Paul Steckle

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Paul Daniel Steckle
Member of Parliament
for Huron—Bruce
In office
January 17, 1994 – September 7, 2008
Preceded by Murray Cardiff
Succeeded by Ben Lobb
Personal details
Born (1942-05-10) May 10, 1942 (age 72)
Zurich, Ontario
Political party Liberal
Spouse(s) Kathy Steckle
Residence Zurich, Ontario
Profession businessman/farmer
Religion Mennonite

Paul Daniel Steckle (born May 10, 1942 in Zurich, Ontario) is a former Canadian Member of Parliament for Huron—Bruce and a member of the Liberal Party of Canada.[1]

Political positions[edit]

Steckle served as a Councillor in Stanley Township, Ontario from 1970 to 1980 and was subsequently elected as Reeve from 1980 to 1985.[2] In 1993, Steckle was first elected to the Canadian House of Commons as a Liberal from the riding of Huron-Bruce in the 1993 election. He continued to represent the riding of Huron-Bruce until his retirement in 2008.[3]

During his tenure, Steckle played a significant role in contributing to the committee process and served as a member on a number of different Standing Committees. Steckle also served in the role of Vice-Chair of the Standing Committee on Agriculture and Agri-Food and the Standing Committee on Fisheries and Oceans as well as Co-Chair and Chair of the Standing Committee on Agriculture and Agri-Food.[4]

During the 35th Canadian Parliament, Steckle was opposed to Bill C-68, An Act Respecting Firearms and Other Weapons (now the Firearms Act). In opposition to this Bill, he stated in the House of Commons “that we have adequate controls in place but we are simply not enforcing them” and that “Canadians must bear the responsibility of using their firearms in a responsible manner. The Government of Canada should not be asked to shoulder this burden. We must congratulate firearms owners in this nation for their initiatives into the area of the safe handling of firearms, not condemn them for their efforts.” [5] Steckle was one of three Liberal backbenchers who voted with the opposition against Bill C-68 and as a result Steckle was subsequently removed from his assignment on the Standing Committee of Agriculture and Agri-Food.[6]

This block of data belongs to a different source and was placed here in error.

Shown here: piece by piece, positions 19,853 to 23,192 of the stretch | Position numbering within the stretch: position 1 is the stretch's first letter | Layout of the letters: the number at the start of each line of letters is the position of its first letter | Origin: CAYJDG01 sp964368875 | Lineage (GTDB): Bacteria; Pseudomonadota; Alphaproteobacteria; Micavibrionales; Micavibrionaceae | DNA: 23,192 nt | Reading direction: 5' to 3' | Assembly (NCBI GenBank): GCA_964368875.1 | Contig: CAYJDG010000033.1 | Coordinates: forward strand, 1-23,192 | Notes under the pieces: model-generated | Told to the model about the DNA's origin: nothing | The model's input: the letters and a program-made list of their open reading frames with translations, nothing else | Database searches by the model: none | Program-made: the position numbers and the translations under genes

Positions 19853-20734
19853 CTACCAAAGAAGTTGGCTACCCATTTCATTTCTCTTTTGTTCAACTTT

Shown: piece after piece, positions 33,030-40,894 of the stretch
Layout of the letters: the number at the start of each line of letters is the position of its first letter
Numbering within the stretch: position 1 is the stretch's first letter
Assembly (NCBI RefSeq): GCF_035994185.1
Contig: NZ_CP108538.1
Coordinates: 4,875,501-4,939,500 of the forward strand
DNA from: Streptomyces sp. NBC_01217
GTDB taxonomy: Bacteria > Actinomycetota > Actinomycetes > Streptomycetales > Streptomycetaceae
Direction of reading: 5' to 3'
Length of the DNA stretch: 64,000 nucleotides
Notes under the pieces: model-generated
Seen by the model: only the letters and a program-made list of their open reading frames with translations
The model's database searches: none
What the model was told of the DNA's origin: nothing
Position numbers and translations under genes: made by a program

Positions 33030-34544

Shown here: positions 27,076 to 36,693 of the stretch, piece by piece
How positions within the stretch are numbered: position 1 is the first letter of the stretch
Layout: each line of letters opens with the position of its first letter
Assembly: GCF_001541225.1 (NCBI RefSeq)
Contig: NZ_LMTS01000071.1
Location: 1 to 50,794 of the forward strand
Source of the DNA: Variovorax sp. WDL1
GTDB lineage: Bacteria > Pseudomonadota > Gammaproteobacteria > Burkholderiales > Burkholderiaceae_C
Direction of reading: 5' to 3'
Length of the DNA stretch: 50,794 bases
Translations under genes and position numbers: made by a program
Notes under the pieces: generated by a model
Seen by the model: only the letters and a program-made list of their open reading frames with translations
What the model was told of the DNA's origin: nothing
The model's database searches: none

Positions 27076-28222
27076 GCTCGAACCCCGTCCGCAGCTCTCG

Criticism[edit]

In 2004, Steckle mailed a controversial Christmas card which featured members of the Steckle family wearing camouflage hunting gear in front of a corn field sitting on and around two four-wheel-all-terrain vehicles while holding rifles. In response to the controversy surrounding the card, Steckle stated “I had to think, is this really a news issue? It must be a really slow news day.” He further noted that “his family enjoys hunting and the photograph seemed like a natural choice.” [7] In an interview with the London Free Press, Steckle stated that the Christmas card “was never done with an intent to raise an issue.” [8]

Controversial views[edit]

On many occasions in and outside of the House of Commons, Steckle reiterated his opposition to same-sex marriage indicating his support for the then current definition of marriage as between one man and one woman. On June 4, 2003, he called “upon Parliament to use all possible legislative and administrative measures, including invoking section 33 of the charter, the notwithstanding clause, if necessary, to preserve and protect the current definition of marriage as between one man and one woman.” [9] In 2005, Steckle voted against Bill C-38, An Act respecting certain aspects of legal capacity for marriage for civil purposes (now the Civil Marriage Act).[10] Although Steckle remains an opponent of same-sex marriage, he has acknowledged that the legislation is unlikely to be changed stating that “[w]e’ve had that fight” and that "[t]he law is the law, and I have to accept that. I’m a legislator and I have to accept the majority rule.” [11] On December 7, 2006, Steckle voted in favour of a “Conservative motion to reopen the debate on the definition of marriage. The motion called on the government ‘to introduce legislation to restore the traditional definition of marriage without affecting civil unions and while respecting existing same-sex marriages.’” [12]

In the first and second session of the 39th Canadian Parliament, Steckle introduced a Private Members Bill entitled Bill C-338, An Act to amend the Criminal Code (procuring a miscarriage after twenty weeks of gestation).[13] Steckle’s stance of abortion was applauded by many Pro-Life organizations.[14]